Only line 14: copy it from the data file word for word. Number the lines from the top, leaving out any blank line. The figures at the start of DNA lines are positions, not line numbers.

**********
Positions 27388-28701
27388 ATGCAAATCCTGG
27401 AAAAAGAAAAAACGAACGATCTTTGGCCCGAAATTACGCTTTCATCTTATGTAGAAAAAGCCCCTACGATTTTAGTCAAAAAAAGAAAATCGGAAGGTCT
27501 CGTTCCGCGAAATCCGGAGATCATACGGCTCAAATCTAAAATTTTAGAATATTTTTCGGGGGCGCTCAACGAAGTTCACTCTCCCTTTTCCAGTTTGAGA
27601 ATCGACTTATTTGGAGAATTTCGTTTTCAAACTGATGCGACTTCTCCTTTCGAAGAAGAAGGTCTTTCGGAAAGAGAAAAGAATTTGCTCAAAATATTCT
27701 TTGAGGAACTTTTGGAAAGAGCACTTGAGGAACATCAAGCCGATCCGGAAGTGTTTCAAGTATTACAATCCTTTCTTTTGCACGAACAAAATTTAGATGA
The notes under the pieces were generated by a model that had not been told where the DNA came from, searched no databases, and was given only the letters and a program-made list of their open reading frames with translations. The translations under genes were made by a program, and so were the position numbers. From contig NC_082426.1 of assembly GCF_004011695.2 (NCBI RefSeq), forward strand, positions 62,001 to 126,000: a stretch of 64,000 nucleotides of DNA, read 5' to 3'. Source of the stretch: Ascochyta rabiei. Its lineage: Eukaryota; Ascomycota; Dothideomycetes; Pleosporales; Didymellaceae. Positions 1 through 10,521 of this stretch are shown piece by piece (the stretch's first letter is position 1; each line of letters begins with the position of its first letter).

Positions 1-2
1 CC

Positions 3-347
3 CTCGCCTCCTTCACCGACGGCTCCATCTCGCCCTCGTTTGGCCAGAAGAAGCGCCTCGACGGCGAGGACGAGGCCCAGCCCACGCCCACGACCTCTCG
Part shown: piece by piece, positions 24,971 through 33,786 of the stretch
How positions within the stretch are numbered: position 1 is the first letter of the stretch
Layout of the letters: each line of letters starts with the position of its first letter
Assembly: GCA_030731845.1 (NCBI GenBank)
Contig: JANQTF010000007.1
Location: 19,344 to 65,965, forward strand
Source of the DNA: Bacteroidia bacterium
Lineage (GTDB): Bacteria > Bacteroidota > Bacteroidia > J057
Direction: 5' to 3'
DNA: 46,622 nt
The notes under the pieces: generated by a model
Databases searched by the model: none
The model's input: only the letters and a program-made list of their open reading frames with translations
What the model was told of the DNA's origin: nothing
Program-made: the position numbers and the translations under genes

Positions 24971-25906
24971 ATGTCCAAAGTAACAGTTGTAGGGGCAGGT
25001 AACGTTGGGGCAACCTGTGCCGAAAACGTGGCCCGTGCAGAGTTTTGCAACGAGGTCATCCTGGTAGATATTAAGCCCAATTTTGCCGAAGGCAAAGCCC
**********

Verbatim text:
Layout of the letters: each line of letters starts with the position of its first letter